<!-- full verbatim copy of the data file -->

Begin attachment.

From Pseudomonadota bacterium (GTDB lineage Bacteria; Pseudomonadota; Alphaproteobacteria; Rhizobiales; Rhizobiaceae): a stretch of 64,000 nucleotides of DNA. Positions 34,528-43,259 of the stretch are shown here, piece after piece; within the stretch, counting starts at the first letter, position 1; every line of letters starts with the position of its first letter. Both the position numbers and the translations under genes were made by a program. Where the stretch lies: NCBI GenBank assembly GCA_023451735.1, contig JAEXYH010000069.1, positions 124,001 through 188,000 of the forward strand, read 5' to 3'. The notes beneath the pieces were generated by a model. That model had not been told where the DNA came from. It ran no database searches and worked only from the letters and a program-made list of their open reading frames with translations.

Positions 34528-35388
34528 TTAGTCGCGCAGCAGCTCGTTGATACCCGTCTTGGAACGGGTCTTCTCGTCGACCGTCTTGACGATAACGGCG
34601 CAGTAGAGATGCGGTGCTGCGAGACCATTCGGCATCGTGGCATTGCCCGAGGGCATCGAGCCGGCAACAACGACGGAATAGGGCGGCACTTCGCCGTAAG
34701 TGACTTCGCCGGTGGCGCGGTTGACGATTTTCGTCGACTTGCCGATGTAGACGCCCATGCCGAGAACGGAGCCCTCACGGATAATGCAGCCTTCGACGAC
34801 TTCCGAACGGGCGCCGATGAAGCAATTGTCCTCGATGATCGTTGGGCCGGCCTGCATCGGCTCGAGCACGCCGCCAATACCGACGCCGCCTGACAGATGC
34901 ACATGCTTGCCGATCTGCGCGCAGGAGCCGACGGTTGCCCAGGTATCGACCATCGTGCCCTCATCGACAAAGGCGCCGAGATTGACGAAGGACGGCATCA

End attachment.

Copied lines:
From Pseudomonadota bacterium (GTDB lineage Bacteria; Pseudomonadota; Alphaproteobacteria; Rhizobiales; Rhizobiaceae): a stretch of 64,000 nucleotides of DNA. Positions 34,528-43,259 of the stretch are shown here, piece after piece; within the stretch, counting starts at the first letter, position 1; every line of letters starts with the position of its first letter. Both the position numbers and the translations under genes were made by a program. Where the stretch lies: NCBI GenBank assembly GCA_023451735.1, contig JAEXYH010000069.1, positions 124,001 through 188,000 of the forward strand, read 5' to 3'. The notes beneath the pieces were generated by a model. That model had not been told where the DNA came from. It ran no database searches and worked only from the letters and a program-made list of their open reading frames with translations.

Positions 34528-35388
34528 TTAGTCGCGCAGCAGCTCGTTGATACCCGTCTTGGAACGGGTCTTCTCGTCGACCGTCTTGACGATAACGGCG
34601 CAGTAGAGATGCGGTGCTGCGAGACCATTCGGCATCGTGGCATTGCCCGAGGGCATCGAGCCGGCAACAACGACGGAATAGGGCGGCACTTCGCCGTAAG
34701 TGACTTCGCCGGTGGCGCGGTTGACGATTTTCGTCGACTTGCCGATGTAGACGCCCATGCCGAGAACGGAGCCCTCACGGATAATGCAGCCTTCGACGAC
34801 TTCCGAACGGGCGCCGATGAAGCAATTGTCCTCGATGATCGTTGGGCCGGCCTGCATCGGCTCGAGCACGCCGCCAATACCGACGCCGCCTGACAGATGC
34901 ACATGCTTGCCGATCTGCGCGCAGGAGCCGACGGTTGCCCAGGTATCGACCATCGTGCCCTCATCGACAAAGGCGCCGAGATTGACGAAGGACGGCATCA